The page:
Apple to Settle Trade Secret Lawsuit With SoC Startup Rivos

Apple has reached an agreement with Rivos, the SoC company that it sued in 2022 for theft of trade secrets, reports Bloomberg. Rivos will submit to a forensic examination of its systems to remove any confidential Apple information.

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Rivos hired more than 40 employees from Apple, including several former high-ranking engineers, leading Apple to file a lawsuit in May 2022. Apple accused Rivos of poaching employees and stealing chip trade secrets via those employees. Rivos is designing SoCs that would compete with Apple's A-series and M-series chips.

According to Apple, at least two engineers hired by Rivos took "gigabytes of sensitive SoC specifications and design files" during their last few days at Apple. The employees used USB drives and AirDrop to transfer sensitive Apple material to their own personal devices, and allegedly stole presentations on unreleased SoCs.

Apple asked for an injunction against the employees that joined Rivos to prevent them from continuing to leak sensitive data, and it sought compensation for the loss caused by trade secret misappropriation and Rivos' "unjust enrichment" at Apple's expense. Apple wanted a "reasonable royalty rate" from Rivos on future products, and had requested a jury trial.

Rivos and Apple are aiming to finalize their settlement by March 15, and are working through the remediation process.

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Top Rated Comments

coolfactor Avatar
19 weeks ago
If proven, shouldn't the workers be held personally responsible? That's terrible and unacceptable behaviour.
Score: 31 Votes (Like | Disagree)
jz0309 Avatar
19 weeks ago

According to Apple, at least two engineers hired by Rivos took "gigabytes of sensitive SoC specifications and design files" during their last few days at Apple. The employees used USB drives and AirDrop to transfer sensitive Apple material to their own personal devices, and allegedly stole presentations on unreleased SoCs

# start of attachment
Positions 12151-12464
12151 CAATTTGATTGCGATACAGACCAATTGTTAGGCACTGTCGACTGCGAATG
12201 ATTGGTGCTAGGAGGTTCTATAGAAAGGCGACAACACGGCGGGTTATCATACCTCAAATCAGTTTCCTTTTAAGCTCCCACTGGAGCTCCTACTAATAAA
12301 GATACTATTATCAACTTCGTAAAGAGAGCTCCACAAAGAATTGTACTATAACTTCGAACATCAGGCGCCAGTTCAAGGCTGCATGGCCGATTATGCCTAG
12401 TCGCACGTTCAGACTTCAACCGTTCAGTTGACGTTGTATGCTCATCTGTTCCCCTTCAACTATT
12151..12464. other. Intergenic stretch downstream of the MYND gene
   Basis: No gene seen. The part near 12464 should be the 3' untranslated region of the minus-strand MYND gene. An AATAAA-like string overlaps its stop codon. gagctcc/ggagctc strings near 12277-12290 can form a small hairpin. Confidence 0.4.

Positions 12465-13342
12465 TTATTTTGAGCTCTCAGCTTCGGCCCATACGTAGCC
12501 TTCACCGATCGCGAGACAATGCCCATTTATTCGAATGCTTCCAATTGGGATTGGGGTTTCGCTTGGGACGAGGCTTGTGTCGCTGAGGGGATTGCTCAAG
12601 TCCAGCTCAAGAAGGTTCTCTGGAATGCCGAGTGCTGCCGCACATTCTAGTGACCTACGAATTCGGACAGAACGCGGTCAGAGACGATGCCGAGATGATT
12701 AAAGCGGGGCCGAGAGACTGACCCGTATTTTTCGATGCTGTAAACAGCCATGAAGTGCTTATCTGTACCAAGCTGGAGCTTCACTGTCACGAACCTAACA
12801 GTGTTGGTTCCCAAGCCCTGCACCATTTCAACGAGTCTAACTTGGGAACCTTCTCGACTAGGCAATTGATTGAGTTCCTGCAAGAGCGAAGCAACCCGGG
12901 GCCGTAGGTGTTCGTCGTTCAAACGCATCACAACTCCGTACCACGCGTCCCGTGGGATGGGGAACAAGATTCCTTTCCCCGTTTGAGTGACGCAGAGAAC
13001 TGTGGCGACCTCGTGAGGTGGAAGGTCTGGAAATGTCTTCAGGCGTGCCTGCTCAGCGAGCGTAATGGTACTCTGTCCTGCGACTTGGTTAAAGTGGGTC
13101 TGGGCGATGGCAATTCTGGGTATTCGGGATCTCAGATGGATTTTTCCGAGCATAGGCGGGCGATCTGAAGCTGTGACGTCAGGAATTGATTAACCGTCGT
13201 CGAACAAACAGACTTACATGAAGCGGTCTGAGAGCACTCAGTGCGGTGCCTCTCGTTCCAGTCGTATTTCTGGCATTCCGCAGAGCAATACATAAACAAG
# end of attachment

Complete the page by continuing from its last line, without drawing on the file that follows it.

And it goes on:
if that is the case, they should be sued separately (which might have happened already) - it's theft, plain and simple
Score: 20 Votes (Like | Disagree)
Exponent Avatar
19 weeks ago

FYI, every company I work for, I always take a copy of all the code I've worked on. Never with any intention to share that company's proprietary work, but merely for my own personal reference to what I've done and how I did it. Sometimes I want to use a similar coding technique, and it's very useful to be able to reference my old code. It's also useful for updating my resume, or doing a refresh before an interview.
Bzzt! Wrong answer! This is highly, highly illegal, and will land you in big heaps of trouble if caught.

Instead, write personal code on your nights and weekends in the same language you're using at work, but aiming at a different application for the code. This way you have a code base to refer to when you're no longer on the project, and your former employer will have no rights to it.
Score: 18 Votes (Like | Disagree)
jlc1978 Avatar
19 weeks ago

While the Court did not dismiss Apple’s claims against some other individual defendants, that does not mean that these individuals are liable on the merits.
From what i could gather, Apple claimed the engineers could not use anything they learned while at Apple, clearly over-broad and the judge tossed that while recognizing some misappropriation occurred and let that continue.

Both sides probably decided to settle and move forward.
Score: 13 Votes (Like | Disagree)
Siliconguy Avatar
19 weeks ago

apple getting a taste of their own medicine stop stealing other peoples idea
It's an old game, but you are right, Apple pulled the same "poach the employees who know the IP" drill on Masimo.

Double standard much at Apple? What? those rules apply to us too? Who would have thought?
Score: 9 Votes (Like | Disagree)
Analog Kid Avatar
19 weeks ago

From what i could gather, Apple claimed the engineers could not use anything they learned while at Apple, clearly over-broad and the judge tossed that while recognizing some misappropriation occurred and let that continue.

Both sides probably decided to settle and move forward.
From what it says, employees were allegedly copying confidential files shortly before leaving-- that's different than using what you learn, that's data theft.

If I were Rivos, and this turned out to be true, I'd fire those employees before they could do the same to me.
Score: 8 Votes (Like | Disagree)